Coal crisis deepens

China’s coal crisis is deepening and having a far-reaching impact. It has sent global coal prices spiraling, putting downstream consumers globally on the backfoot.

The Indian power sector is facing critical coal inventory levels, with those boilers dependent solely on imported coal reducing their operations drastically, putting pressure on plants relying on domestic coal.

October may be a critical period for Indian steel mills because coal has ballooned into a major issue, although they operated at optimal levels in September. Some captive plants may have to stop production. The government may also have to intervene, as the crisis deepens, to ask power-intensive units like electric arc furnaces and induction furnaces to curtail production — so that electricity can be diverted to the household sector keeping in mind the festive season ahead.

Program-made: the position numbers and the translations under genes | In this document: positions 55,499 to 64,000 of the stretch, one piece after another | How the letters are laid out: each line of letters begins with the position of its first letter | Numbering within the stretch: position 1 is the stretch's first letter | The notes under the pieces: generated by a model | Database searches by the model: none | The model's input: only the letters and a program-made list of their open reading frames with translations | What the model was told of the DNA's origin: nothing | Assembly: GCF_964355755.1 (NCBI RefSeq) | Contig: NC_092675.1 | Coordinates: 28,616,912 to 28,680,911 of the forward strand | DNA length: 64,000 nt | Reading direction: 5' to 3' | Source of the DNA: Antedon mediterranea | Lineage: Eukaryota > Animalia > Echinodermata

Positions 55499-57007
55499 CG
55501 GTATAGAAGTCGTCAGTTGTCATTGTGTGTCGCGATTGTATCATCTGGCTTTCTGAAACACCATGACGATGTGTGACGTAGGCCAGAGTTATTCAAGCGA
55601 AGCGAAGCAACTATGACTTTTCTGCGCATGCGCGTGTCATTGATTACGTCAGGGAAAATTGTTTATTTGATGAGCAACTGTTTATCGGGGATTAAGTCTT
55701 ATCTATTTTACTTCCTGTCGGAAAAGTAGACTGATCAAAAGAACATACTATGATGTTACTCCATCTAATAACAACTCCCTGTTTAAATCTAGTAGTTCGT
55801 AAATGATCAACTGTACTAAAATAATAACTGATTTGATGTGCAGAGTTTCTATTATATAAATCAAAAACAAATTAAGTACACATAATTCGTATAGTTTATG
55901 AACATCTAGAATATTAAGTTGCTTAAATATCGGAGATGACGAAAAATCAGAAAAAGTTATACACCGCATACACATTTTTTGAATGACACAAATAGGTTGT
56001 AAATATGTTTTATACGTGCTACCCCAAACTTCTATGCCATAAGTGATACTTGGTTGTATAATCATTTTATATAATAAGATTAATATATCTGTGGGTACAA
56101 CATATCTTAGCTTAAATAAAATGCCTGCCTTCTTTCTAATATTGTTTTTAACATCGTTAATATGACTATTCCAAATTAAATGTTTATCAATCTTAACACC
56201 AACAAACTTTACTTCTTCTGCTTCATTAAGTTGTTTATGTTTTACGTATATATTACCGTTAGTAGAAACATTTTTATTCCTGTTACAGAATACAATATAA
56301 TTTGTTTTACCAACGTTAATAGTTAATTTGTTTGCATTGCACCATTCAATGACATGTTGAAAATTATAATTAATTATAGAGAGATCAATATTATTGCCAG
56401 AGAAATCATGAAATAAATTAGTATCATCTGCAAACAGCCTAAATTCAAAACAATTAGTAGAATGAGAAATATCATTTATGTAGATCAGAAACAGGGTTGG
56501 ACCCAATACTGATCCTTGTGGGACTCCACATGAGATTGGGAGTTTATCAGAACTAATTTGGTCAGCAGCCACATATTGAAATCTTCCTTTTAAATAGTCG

This is tricky at a time the industry is entering the peak demand season that starts from October. The monsoon recedes and construction activities resume full steam, which would give a fillip to long steel consumption. The festive season generally ensures high consumer durables demand, which would, in turn, have a positive impact on flat steel.

With cost of production having escalated, thanks especially to runaway coal inflation, mills have raised finished steel prices.

Steel360 wishes its readers a Happy Durga Puja and Dusshera.

Happy reading!